Simply put, portfolio performance data is a GP’s most valuable asset. It is their record of achievement, their recipe for future success, and their best fundraising tool, all in one. That is why it is unfathomable that most GPs are still relying solely on spreadsheets, 30+ year-old software, as their primary tool for collecting, managing, and analysing their performance data.
Historically, spreadsheet-based performance data management and analytics meant that any “analysis” was limited by the cumbersome nature of the tool, and so output was centred on high-level performance figures. Fundraising conversations, as a result, only focused on these numbers too.
However, the era of “check the box” due diligence and portfolio reviews has come and gone. This depth of information is no longer enough for GPs or for their increasingly sophisticated and inquisitive investors. Limited partners are now digging behind headline performance figures to get a true understanding of what drove performance and how repeatable that is.
The Global Financial Crisis was a key catalyst in this trend, and the current market crisis is acting as a further accelerator in the demand for transparency and insights.
Fund managers who continue to leverage spreadsheets for such a critical part of their business and restrict themselves to speaking only in top-line figures are at risk of losing investor confidence, missing critical issues and opportunities in their portfolio, and being outmanoeuvred by peers.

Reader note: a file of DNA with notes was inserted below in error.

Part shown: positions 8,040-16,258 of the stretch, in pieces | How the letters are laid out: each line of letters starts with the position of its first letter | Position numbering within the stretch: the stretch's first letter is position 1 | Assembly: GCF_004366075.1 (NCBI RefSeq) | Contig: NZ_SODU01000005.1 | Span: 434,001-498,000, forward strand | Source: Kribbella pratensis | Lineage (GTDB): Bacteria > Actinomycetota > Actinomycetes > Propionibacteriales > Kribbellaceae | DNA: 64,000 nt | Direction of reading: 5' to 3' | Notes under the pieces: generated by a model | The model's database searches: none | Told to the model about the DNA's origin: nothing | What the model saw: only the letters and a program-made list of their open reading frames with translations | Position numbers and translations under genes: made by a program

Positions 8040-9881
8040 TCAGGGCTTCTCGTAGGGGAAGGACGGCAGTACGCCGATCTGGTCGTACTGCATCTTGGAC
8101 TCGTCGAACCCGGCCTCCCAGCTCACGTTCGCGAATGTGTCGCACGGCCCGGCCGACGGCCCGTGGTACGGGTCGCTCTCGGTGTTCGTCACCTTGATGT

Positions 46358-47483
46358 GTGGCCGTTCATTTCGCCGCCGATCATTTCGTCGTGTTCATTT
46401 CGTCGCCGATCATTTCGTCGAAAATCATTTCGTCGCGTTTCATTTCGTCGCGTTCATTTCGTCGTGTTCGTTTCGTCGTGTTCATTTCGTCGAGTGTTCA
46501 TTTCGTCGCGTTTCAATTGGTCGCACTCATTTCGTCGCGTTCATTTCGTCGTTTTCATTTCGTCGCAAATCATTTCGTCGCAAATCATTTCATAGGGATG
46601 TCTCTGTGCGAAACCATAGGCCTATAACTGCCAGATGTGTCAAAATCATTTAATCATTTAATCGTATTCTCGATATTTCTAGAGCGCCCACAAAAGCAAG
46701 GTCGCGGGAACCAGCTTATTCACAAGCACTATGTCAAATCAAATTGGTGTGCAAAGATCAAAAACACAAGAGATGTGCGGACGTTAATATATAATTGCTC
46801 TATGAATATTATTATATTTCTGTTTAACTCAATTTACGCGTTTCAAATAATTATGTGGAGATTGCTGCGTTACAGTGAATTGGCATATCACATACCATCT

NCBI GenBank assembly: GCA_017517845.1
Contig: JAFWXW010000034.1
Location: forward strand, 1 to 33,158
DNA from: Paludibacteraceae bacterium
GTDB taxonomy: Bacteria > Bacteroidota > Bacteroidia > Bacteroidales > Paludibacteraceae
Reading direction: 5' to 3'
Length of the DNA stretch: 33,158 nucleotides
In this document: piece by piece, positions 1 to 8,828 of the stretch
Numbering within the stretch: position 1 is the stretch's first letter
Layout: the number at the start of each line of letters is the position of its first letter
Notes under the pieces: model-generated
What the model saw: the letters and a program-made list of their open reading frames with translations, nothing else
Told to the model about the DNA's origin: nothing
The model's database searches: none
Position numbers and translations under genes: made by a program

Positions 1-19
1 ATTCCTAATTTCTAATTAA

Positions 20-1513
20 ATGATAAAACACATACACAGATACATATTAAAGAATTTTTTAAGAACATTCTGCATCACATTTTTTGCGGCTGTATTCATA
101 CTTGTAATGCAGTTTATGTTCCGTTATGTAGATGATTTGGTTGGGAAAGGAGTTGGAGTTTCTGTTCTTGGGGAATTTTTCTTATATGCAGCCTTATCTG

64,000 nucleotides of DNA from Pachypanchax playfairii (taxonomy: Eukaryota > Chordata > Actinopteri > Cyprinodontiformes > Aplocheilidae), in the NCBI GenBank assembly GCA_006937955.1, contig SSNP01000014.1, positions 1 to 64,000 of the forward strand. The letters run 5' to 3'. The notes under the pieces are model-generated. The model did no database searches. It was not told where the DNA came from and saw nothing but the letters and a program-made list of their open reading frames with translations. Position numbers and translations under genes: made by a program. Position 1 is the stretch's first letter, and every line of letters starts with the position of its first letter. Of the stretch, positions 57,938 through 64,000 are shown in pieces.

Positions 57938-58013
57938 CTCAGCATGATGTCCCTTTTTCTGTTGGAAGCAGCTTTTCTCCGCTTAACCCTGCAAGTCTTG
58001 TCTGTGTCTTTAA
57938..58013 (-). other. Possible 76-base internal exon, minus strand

Tomorrow’s leaders aren’t relying on yesterday’s technology to get there.
Adapt and evolve to mitigate risks
In the past, when there was admittedly a lack of appropriate technology available, fund managers could be forgiven for not truly leveraging granular performance data. However, in today’s market where a wide range of private markets specific tools and platforms are available, fund managers no longer have that excuse. In fact, failing to use and learn from performance data can become a source of substantial risk.
With the right data visualisation tools, fund managers can easily identify trends in portfolio returns that help inform their investment process moving forward. Conversely, without the required level of insight, fund managers may be dooming themselves to making similar under-performing investments in future funds.
Failing to leverage granular performance data can also create a disconnect between fund managers and LPs. Research we conducted in 2019 revealed that there is a substantial gap between GPs and LPs in terms of the value they place on metrics. For example, our study found that while 68% of LPs viewed loss ratios as “important” or “very important,” only 32% of GPs shared that view.
With investors committing increasing percentages of their portfolios to private markets, the level of due diligence and scrutiny placed on GPs is higher than it has ever been. During a fundraising process, managers who fail to take an in-depth and critical look at their performance data risk not having answers about their own performance that potential investors will want. Or perhaps more alarming, they will encounter a potential LP who knows more about their performance than they know themselves. Moving forward, fund managers would do well to make sure their views on the value of data align more with those of LPs.
On the flipside, GPs who have deep insight into their performance will have the opportunity to build investor confidence and differentiate themselves from the market by proactively using their performance data to evidence strengths and strategy to LPs.
Moving from analysis to insights